Have you watched the movie “Sully”? Starred by the distinguished actor Tom Hanks with the background of an aged pilot and plane crashed in the water, the film is based on a true story of a pilot named Chesley Sullenberger. I pick this true story as a tremendous inspiration for all of us, especially for fathers who are in seek of the meaning of bravery and boldness.
Sullenberger was the pilot of Airbus 320 aircraft owned by US Airways airlines, United States (US). He had retired in 2010. A year earlier, the man who was familiarly called Sully had done an extraordinary action that not only saved the lives of 150 passengers, but also thousands of New York City people.
A real nonesuch and worth-imitating to anyone. It’s all about COURAGE, FAITH, COMPOSURE, and PROFESSIONALISM. How a man was faced with a precarious condition with the consequences of choice: survive or die all together. He only had a matter of SECONDS to make one crucial and right decision. And he did it! Remarkably, he did not feel great at having done something great. One thing he thought of was as something he should have done.
Here’s the heroic story! What people then called it famously: The Miracle on Hudson.
January 15, 2009, at noon at 14:50. The air froze because it was still winter. Sully just lifted his plane into New York City sky, leaving La Guardia Airport for Charlotte in North Carolina. In the quiet afternoon he flew the aircraft with the flight number 1549 with a calm undertaking as well. Of course. The silver-haired man who was 57 years old at that time had been working for the US Airways for 29 years. Hours of flying had been already high, 19,000 hours. In addition to being the pilot, he was a prompt and accurate evacuation instructor in emergency situations.
Suddenly, unexpectedly, the serenity of the afternoon turned into a terrible drama. Plane just took off for 90 seconds, sounded a shocking blast. Apparently, a bunch of wild geese flying in the sky crashed the plane and into the machines. The aftermath came out fatal, both the aircraft engines were gone off. Imagine, a 50-ton plane was at 3,200 feet (1,000 m) with an engine turned off! The fate of all the passengers was critically in the hands of the pilot.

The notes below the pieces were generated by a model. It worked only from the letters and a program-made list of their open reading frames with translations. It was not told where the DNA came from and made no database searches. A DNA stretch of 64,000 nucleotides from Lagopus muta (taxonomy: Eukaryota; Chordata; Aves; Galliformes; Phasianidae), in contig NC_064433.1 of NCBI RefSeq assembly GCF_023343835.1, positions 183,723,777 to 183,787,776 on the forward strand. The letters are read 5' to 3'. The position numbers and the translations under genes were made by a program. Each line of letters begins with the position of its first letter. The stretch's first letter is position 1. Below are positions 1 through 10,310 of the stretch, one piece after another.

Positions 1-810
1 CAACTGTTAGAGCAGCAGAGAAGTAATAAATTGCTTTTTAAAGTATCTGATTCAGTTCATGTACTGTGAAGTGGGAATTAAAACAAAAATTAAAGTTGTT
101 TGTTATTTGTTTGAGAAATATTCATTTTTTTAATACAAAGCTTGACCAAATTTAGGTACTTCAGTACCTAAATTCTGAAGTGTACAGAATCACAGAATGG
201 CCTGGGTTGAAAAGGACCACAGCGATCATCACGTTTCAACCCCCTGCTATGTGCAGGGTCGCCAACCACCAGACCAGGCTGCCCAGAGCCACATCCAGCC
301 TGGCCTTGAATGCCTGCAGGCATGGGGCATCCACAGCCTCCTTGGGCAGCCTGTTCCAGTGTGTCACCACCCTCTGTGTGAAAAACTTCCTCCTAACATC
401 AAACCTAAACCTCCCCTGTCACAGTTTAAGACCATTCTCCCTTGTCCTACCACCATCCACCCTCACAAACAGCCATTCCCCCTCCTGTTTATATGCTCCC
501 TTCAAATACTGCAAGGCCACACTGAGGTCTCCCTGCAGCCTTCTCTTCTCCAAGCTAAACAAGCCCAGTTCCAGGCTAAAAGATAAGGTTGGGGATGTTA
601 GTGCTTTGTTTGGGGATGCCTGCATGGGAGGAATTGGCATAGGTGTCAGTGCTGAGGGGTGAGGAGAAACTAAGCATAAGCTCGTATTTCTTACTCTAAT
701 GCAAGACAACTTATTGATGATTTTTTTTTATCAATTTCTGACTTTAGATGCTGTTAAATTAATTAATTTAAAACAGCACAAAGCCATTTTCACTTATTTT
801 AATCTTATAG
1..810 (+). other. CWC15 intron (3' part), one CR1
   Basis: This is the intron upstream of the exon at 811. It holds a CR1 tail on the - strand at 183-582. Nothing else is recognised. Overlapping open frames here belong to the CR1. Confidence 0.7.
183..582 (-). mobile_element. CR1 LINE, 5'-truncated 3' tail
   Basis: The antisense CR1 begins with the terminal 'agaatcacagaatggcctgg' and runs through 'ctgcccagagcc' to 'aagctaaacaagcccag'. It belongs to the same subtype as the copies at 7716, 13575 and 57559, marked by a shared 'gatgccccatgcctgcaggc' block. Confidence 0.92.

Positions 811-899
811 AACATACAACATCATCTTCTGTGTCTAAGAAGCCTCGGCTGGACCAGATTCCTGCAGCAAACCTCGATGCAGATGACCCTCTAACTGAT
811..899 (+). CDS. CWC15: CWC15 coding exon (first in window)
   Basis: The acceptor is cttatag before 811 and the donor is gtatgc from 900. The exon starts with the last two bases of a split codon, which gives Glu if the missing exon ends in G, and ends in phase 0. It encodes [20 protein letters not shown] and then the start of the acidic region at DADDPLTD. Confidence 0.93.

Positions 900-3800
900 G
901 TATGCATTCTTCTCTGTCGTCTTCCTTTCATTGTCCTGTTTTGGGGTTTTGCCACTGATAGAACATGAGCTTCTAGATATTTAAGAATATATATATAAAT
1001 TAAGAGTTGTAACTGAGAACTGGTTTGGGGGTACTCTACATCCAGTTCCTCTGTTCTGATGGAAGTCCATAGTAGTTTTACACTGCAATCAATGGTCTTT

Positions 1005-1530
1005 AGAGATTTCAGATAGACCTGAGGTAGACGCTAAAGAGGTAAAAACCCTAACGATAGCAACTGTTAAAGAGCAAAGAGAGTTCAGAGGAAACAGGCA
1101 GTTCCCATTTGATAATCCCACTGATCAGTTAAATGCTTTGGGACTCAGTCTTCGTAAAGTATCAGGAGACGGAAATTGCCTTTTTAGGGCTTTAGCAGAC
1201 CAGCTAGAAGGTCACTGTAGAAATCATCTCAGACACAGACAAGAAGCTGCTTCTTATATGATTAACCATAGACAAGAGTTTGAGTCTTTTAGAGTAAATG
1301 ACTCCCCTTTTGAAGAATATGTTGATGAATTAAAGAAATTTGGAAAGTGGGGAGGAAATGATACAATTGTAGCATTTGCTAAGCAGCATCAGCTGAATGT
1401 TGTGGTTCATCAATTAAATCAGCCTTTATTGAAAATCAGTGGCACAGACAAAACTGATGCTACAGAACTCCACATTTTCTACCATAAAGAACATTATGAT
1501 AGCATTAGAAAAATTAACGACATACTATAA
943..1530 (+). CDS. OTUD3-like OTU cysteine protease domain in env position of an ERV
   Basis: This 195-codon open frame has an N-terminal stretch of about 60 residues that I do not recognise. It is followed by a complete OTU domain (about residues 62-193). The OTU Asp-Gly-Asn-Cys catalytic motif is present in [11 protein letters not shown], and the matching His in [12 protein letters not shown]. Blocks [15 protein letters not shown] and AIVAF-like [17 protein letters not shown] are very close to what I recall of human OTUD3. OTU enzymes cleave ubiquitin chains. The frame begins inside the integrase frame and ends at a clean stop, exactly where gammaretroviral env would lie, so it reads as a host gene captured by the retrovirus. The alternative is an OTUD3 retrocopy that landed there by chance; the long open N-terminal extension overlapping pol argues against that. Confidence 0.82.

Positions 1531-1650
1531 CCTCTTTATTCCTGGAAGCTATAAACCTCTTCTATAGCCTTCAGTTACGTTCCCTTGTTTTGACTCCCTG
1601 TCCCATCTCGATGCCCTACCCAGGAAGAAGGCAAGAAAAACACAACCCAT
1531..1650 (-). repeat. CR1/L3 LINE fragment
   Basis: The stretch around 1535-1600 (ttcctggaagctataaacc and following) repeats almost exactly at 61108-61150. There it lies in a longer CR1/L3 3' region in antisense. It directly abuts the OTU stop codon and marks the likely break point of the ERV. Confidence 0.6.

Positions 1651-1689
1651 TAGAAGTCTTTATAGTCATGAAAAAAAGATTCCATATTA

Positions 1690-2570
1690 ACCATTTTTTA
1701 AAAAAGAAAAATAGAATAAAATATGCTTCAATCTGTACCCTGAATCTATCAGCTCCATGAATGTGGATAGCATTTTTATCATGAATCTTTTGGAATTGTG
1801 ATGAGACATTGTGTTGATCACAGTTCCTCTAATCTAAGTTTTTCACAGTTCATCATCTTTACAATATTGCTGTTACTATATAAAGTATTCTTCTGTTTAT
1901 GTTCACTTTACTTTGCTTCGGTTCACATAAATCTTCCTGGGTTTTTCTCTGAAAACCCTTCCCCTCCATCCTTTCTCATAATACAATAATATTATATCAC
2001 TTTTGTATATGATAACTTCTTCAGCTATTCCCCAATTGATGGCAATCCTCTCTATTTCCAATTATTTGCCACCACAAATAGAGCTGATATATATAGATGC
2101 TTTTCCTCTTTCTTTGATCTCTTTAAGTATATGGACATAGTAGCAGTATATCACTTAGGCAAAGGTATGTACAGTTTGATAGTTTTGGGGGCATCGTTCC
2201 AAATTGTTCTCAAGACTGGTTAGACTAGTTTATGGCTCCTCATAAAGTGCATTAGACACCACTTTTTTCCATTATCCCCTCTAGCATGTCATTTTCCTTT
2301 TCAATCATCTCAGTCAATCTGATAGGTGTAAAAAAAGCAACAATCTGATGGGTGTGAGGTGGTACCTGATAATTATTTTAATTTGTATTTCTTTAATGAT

This is where the brave mental power speaks. Calmly, Sully took over the steering wheel from the co-pilot. While trying to control the silent plane so as not to swoop down to earth, the formerly fighter pilot mapped the situation at an altitude, looking for the best place to make an emergency landing.
Really not so many choices. The position of the plane was just above New York City. Sully saw the Teterboro Airfield, but he was not sure he could reach it, because the height of the plane was now 1,600 feet. Spacious grounds? Not visible. Landing in the middle of town? Impossible. The city was very crowded, it would precisely cause more victims. After hunting for time remaining in seconds, Sully finally made a now-or-never decision: an emergency landing on the Hudson River, which separates New York and New Jersey states.
The plane was gliding toward the wide river. The most thrilling moment arrived. The boundary between life and death was so clear. If it had landed imperfectly in the water, the plane would have slammed and fell to pieces. But, can you believe, the aircraft landed smoothly on the water at the speed of 200 km/ hour.
A successful emergency landing. However, the problem was not yet over. The emergency landing button on water was forgotten to be activated, so all the slots in the plane were not closed. As a consequence, water burst into the plane. Yes, the plane were going to sink in the middle of a wide river and the freezing water as ice. Luckily, a coordination had been arranged. The Police and rescue teams soon arrived at the scene. Rescue ships and commercial boats sailing on the Hudson River were deployed to evacuate passengers.
As all the passengers had been successfully evacuated, Sullenberger was still inside the nearly drowned aircraft. He still took time twice down the aisle to make sure no passengers were left behind. After that he just came out to be evacuated.
No doubt, that heroic action invited everyone’s sympathy. The Mayor of New York (then), Michael Bloomberg, congratulated on him in person. Not less, President George Bush (then) and Barack Obama (who was inaugurated a week after the incident) also made a phone call to him giving an appreciation.
I’m sure it was not a praise Sully sought for. He was just thinking of doing something he was responsible for. And he could have done it so ‘ordinary’. In fact, while everyone was talking about his prowess, he only said, “I just need to call somebody to cancel an appointment I can not fulfill tonight”.
Featured photo credit: airspacemag.com